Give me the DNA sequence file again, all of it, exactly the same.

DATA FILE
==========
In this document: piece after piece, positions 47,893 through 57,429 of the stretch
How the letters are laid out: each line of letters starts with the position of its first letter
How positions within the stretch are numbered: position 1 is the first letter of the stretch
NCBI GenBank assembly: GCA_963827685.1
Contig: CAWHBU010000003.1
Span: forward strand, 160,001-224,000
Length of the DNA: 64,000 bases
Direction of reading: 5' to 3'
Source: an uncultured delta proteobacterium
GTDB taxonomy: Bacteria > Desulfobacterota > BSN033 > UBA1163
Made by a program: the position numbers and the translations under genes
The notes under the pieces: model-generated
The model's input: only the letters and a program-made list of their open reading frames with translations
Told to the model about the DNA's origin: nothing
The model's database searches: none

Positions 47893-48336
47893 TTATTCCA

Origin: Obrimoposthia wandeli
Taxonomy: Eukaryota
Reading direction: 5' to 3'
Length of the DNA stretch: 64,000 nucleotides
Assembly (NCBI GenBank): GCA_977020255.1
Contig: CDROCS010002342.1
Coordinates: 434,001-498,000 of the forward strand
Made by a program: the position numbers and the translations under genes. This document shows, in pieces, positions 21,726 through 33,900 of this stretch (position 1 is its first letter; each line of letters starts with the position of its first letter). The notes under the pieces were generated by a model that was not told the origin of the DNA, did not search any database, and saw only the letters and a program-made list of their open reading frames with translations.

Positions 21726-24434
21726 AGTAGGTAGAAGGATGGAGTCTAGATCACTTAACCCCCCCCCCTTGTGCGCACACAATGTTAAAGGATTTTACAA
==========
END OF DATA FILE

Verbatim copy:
In this document: piece after piece, positions 47,893 through 57,429 of the stretch
How the letters are laid out: each line of letters starts with the position of its first letter
How positions within the stretch are numbered: position 1 is the first letter of the stretch
NCBI GenBank assembly: GCA_963827685.1
Contig: CAWHBU010000003.1
Span: forward strand, 160,001-224,000
Length of the DNA: 64,000 bases
Direction of reading: 5' to 3'
Source: an uncultured delta proteobacterium
GTDB taxonomy: Bacteria > Desulfobacterota > BSN033 > UBA1163
Made by a program: the position numbers and the translations under genes
The notes under the pieces: model-generated
The model's input: only the letters and a program-made list of their open reading frames with translations
Told to the model about the DNA's origin: nothing
The model's database searches: none

Positions 47893-48336
47893 TTATTCCA

Origin: Obrimoposthia wandeli
Taxonomy: Eukaryota
Reading direction: 5' to 3'
Length of the DNA stretch: 64,000 nucleotides
Assembly (NCBI GenBank): GCA_977020255.1
Contig: CDROCS010002342.1
Coordinates: 434,001-498,000 of the forward strand
Made by a program: the position numbers and the translations under genes. This document shows, in pieces, positions 21,726 through 33,900 of this stretch (position 1 is its first letter; each line of letters starts with the position of its first letter). The notes under the pieces were generated by a model that was not told the origin of the DNA, did not search any database, and saw only the letters and a program-made list of their open reading frames with translations.

Positions 21726-24434
21726 AGTAGGTAGAAGGATGGAGTCTAGATCACTTAACCCCCCCCCCTTGTGCGCACACAATGTTAAAGGATTTTACAA